Criminal Penalties for Violating the Occupational Licensing Law
The act requires the commissioner, as the law already requires the occupational licensing boards, to refer matters for criminal prosecution if, after hearing, it appears that the licensing law has been violated. It prohibits criminal charges from being instituted unless the DCP commissioner or his agent has reviewed the work activity and specifically determined, in writing, that (1) the activity must be done by a licensed individual and (2) the issue is not a bona fide dispute between people engaged in a trade or craft, whether or not they hold a license.
It also increases the criminal penalty for violating the licensing law overseen by these boards. Under prior law, the penalty was a fine of $200 per violation for:
1. working without a license or apprentice permit;
2. willfully employing, or supplying for employment, someone who does not have a license or apprentice permit;
3. willfully pretending to qualify for a license or permit;
4. working after the expiration of a license or permit; or
5. violating any other provision of the licensing law.
The act (1) eliminates the penalty for violating “any other provision” of the occupational licensing law and (2) narrows two of the grounds by making someone who works without a license or apprentice permit or after the expiration of a license or permit subject to penalties only for willful violations. In addition, it increases the penalty by eliminating the $200 fine and instead making violators guilty of a class B misdemeanor (see Table on Penalties). If the court imposes restitution and determines that a contractor cannot fully repay a victim within the normal probationary period (up to two years for a class B misdemeanor), the law authorizes the court to impose a probationary period of up to five years. The act provides that this criminal penalty is in addition to any other administrative penalties that may be imposed by the DCP commissioner or the licensing boards.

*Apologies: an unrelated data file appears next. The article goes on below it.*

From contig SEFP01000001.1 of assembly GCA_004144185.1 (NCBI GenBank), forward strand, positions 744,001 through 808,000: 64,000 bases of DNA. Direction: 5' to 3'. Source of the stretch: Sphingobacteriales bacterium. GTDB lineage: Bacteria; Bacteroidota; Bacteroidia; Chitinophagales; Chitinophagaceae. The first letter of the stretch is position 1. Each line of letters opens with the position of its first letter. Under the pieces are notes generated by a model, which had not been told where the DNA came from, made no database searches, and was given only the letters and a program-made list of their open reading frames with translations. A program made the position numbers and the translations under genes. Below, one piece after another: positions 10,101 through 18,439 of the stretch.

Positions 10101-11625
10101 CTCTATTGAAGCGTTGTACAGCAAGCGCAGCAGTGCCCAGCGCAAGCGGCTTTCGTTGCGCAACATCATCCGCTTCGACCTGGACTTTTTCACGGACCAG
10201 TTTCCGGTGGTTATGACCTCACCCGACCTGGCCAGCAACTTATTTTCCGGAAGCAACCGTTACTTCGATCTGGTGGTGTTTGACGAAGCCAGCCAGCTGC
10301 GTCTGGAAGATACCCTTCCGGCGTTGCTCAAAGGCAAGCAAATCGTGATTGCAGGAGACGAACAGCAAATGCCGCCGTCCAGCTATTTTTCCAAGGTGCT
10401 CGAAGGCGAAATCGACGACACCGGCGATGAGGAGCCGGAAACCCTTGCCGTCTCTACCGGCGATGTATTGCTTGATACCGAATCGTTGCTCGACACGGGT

Administrative Penalties for Violating the Occupational Licensing Law
The law authorizes the licensing boards to impose civil fines on the same grounds that a criminal fine may be imposed. The fines are (1) up to $1,000 for a first offense, (2) up to $1,500 for a second violation, and (3) up to $3,000 for subsequent violations occurring less than three years after the previous violation. The law exempts improperly registered apprentices from a penalty for a first offense. The act gives the DCP commissioner the same power to impose the fines. It requires him, as the law requires the licensing boards, to send to a municipality half the amount of a civil penalty imposed on a licensee as a result of a violation initially reported by a municipality.